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Home » Industry News » Business Advisory & Financial Services » Opinion Piece: How investing in data can help to improve business agility and the customer experience

Opinion Piece: How investing in data can help to improve business agility and the customer experience

By Gary Allemann, MD at Master Data Management

We live in a new reality post-Covid-19, where customers are more digitally savvy, online 24/7 and have easy access to more options than ever before. Businesses need to adapt to this new reality, or they will be at a significant disadvantage. However, this is often easier said than done, particularly for large organisations whose IT landscape is so vast, complex and poorly understood that adapting to change becomes a mammoth undertaking. Starting with the data is essential for adapting businesses to deliver a modern Customer Experience (CX).

The risk of falling behind

Massive inherent complexity seems to make the risk of change too high, and the magnitude of the task becomes overwhelming, so instead of adapting, many businesses continue to operate as they have always done. The reality though is that we cannot just carry on the same trajectory. Big businesses need to become more agile, because agile businesses are at a competitive advantage when it comes to delivering a better CX.

Take, for example, digital banks. They are not encumbered by years of legacy infrastructure and process investment; they are inherently more agile and efficient. This means that they can onboard customers quickly with minimum frustration and fewer hurdles for the customer. When faced with the choice of long, drawn-out inefficient processes or a few minutes online, today’s customer will almost always choose the route of least resistance.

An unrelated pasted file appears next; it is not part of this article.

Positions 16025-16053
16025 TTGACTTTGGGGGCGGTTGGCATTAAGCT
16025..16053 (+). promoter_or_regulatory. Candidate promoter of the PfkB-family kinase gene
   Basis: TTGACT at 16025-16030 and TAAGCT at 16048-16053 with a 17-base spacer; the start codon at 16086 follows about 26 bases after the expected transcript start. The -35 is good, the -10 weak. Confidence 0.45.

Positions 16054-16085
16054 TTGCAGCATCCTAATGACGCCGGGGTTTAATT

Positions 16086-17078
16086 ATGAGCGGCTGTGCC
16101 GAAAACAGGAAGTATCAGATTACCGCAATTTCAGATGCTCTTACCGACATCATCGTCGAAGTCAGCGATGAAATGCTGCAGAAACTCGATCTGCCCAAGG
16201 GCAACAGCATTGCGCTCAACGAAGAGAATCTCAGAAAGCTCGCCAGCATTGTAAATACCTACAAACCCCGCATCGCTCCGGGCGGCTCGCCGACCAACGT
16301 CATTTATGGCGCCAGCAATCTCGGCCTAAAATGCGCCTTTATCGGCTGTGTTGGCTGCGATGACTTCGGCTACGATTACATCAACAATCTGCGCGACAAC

Haunted by data debt

The upshot is that businesses need to become more agile to adapt to changing customer need and simplify and enhance the CX. The question is, how can we adapt businesses toward the modern CX? And how do our existing legacy IT systems, processes, and ways of doing business hinder this? Ultimately it boils down to the fact that a lack of understanding of the data landscape is holding businesses back.

Large businesses, built over many decades, have sprawling and complex data landscapes that are not well understood. There is no real documentation, but shortcuts and hacks that were put in place to make things work in the moment that are now coming back to haunt us. This has left businesses with a significant amount of data debt, because data is either not well understood, not clean, or it is not of sufficient quality to enable the analytics and data-driven processes that are necessary for improving efficiency and CX.

The only way out is through

Large organisations seem to be stuck in an increasingly complex environment and it is tempting to do nothing rather than address the problems. The trouble is that this risks alienating customers as well as falling foul of increasing bodies of compliance legislation. It is imperative to start somewhere to begin building an understanding of the data landscape and developing data integrity, which is critical in delivering trusted data, consistently, to the people who need it. Begin with the basics, start to unpack the landscape, document it, leverage automation and develop an understanding of data lineage.

A top-down approach can be effective here as well. Start with identifying the business goals and objectives that need to be achieved, and then identify the critical areas of the landscape that need to be understood better to meet these business goals. Look at governance, master data management and data quality solutions that will provide the context required and then automation, data lineage and data profiling to assist with becoming more agile and improving the CX.

Doing nothing is no longer a viable option because the risk of stagnating is fast outweighing the risk of change. Investing in data integrity has been shown to improve every business metric measured in this IDC Spotlight report, and customers demand a better, more agile and above all digitally transformed experience. This cannot be done without addressing the data first.

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